Examples of eccentric muscular contractions include:

  • Lowering a dumbbell during a bicep curl. Here, the bicep brachii contracts eccentrically to lower the dumbell in a controlled manner.
Eccentric muscle contraction bicep curl

One downside to the use of eccentric training is that it can result in a greater risk of injury. It can also cause increased levels of inflammation.

Isometric Muscle Contractions

Isometric contractions occur when a muscle contracts without shortening or lengthening. In this case, the force exerted by the muscle is equal to the force that it’s resisting. Consequently, the muscle remains the same length. 

Isometric contractions don’t just happen in muscle’s responsible for movement, they also occur in stabilising, or fixator muscles.

One point to note: unlike with dynamic (isotonic contractions) – where strength training leads to increased strength throughout the joint angle; with isometric contractions strength is only increased in the joint angle that is worked.

Examples of isometric contractions include:

  • Postural muscles working to maintain body posture. Such as the core muscles when performing the plank exercise, or the stabilising muscles when running.
  • Pushing against an immoveable object such as wall, or a static rugby scrum.
  • Holding, or carrying an object in static position – carrying a shopping bag, holding a dumbbell in a fixed position.
Isometric Plank Exercise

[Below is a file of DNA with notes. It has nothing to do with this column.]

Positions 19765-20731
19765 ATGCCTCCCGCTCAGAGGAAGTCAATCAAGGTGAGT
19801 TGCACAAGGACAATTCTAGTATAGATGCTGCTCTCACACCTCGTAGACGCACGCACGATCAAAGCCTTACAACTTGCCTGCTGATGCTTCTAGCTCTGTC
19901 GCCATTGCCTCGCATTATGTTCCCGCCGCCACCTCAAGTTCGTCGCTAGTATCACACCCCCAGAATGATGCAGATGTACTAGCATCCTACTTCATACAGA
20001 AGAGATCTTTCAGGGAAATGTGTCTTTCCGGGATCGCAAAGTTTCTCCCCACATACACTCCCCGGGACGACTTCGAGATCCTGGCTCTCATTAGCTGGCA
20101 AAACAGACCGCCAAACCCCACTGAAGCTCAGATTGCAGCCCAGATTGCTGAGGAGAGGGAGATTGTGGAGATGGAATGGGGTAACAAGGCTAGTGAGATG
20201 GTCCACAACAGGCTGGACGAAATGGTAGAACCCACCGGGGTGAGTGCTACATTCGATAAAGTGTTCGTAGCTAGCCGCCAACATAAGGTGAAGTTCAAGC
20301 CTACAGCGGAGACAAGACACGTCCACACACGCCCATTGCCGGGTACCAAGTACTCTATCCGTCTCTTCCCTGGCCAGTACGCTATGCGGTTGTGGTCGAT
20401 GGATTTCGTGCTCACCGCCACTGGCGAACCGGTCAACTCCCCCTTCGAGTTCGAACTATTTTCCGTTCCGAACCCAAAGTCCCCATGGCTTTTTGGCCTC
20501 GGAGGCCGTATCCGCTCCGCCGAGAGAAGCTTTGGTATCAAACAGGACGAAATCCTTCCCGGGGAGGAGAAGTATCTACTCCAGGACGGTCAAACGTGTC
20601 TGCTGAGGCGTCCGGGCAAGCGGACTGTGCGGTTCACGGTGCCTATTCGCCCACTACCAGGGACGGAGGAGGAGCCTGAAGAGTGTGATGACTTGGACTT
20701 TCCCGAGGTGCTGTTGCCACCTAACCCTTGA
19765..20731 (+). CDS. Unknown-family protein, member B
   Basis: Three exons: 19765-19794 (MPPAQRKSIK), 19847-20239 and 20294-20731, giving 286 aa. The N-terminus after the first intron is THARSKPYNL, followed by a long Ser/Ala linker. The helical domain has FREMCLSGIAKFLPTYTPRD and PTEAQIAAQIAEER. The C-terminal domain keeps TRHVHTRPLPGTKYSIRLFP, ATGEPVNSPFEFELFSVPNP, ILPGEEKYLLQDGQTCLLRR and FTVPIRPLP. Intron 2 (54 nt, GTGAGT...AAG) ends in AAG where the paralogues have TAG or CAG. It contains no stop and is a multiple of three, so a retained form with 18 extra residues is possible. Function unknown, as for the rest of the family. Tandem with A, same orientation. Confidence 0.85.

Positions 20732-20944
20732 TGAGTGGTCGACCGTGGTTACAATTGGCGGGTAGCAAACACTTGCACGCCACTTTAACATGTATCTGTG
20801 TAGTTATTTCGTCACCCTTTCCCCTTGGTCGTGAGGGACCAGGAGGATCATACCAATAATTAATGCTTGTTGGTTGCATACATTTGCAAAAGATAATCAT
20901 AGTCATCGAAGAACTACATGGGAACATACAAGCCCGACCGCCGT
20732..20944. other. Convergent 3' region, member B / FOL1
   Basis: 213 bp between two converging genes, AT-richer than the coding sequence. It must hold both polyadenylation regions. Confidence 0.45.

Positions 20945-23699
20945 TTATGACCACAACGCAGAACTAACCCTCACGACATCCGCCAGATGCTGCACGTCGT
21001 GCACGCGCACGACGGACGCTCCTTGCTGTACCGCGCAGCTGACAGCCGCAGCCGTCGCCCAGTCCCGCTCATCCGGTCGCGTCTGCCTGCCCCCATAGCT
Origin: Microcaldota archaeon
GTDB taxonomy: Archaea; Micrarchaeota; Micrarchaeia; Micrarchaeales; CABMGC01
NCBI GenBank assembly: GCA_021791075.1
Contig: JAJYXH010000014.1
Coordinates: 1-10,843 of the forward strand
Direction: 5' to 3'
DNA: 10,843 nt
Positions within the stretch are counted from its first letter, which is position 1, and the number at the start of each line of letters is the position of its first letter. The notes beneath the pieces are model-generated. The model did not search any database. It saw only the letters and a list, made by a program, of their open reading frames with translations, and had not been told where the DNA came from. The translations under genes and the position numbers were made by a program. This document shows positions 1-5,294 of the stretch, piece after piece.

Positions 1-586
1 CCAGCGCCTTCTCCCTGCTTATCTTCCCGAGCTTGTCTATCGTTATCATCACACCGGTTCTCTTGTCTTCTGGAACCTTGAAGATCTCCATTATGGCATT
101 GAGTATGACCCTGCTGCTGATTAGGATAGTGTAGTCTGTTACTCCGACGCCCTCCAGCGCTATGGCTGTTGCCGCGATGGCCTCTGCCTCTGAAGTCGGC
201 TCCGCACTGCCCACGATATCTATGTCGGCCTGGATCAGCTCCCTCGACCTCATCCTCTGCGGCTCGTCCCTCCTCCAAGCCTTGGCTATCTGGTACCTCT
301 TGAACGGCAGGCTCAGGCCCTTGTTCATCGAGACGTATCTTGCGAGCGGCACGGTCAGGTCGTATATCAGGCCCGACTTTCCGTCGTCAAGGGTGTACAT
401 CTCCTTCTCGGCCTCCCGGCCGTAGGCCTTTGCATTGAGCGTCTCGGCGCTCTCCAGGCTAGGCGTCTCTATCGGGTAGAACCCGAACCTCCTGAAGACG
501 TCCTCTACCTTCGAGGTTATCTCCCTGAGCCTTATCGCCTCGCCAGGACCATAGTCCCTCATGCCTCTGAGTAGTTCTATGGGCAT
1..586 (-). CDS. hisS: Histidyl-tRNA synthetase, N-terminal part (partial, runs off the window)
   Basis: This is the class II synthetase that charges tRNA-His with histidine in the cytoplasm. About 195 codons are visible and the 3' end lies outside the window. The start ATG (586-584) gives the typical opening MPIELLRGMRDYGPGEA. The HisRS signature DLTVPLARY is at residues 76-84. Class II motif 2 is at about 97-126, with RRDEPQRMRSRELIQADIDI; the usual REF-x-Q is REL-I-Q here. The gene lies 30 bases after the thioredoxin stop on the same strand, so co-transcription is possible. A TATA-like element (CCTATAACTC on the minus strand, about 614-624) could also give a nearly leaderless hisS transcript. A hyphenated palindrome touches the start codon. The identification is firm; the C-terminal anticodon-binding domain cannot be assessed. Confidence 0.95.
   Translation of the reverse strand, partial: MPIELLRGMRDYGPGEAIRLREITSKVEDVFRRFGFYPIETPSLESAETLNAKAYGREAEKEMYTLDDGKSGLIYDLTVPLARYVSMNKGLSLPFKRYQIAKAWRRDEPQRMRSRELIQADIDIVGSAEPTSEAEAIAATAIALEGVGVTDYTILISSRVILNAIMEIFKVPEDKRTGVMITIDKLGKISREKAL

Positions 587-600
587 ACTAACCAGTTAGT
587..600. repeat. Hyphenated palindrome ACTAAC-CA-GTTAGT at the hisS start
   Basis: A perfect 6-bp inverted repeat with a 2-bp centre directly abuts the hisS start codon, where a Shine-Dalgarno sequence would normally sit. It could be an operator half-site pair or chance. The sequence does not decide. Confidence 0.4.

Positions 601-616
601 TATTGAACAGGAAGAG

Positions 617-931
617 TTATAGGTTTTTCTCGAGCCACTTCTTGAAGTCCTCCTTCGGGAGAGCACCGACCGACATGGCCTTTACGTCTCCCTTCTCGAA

One important consideration with this type of muscle contraction is that it can lead to a rapid rise in blood pressure.

Isokinetic Muscle Contractions

Isokinetic muscle contractions occur when a muscle contracts and shortens at a constant speed, or constant angular speed. To perform Isokinetic muscle contractions requires specialist equipment – known as an Isokinetic Dynamometer. This increases the load when it senses the muscle is speeding up, ensuring that the speed of movement is held constant throughout.

Benefits of Isokinetic Muscle Contractions:

  1. Isokinetic exercises can be used to replicate sport-specific speeds. As such, they allow you to develop strength at the same speed of movement used during a specific sport. This is believed to lead to improvements in neuromuscular coordination, increasing the recruitment of muscle fibres and improving neuromuscular efficiency. A good example is an isokinetic stationary bike that controls the speed to a set number of revolutions per minute.
  2. Isokinetic muscle contractions can lead to more even gains in muscle strength, throughout a muscles entire range of movement. This is due to the way tension is at its maximum throughout the muscles range of movement.
  3. Another benefit of controlling the speed of movement, is a reduced risk of injury. This is particularly important during periods of rehabilitation following injury or surgery.
  4. Can lead to improved strength, muscular endurance, cardiac fitness, and may also have a positive effect on core muscles.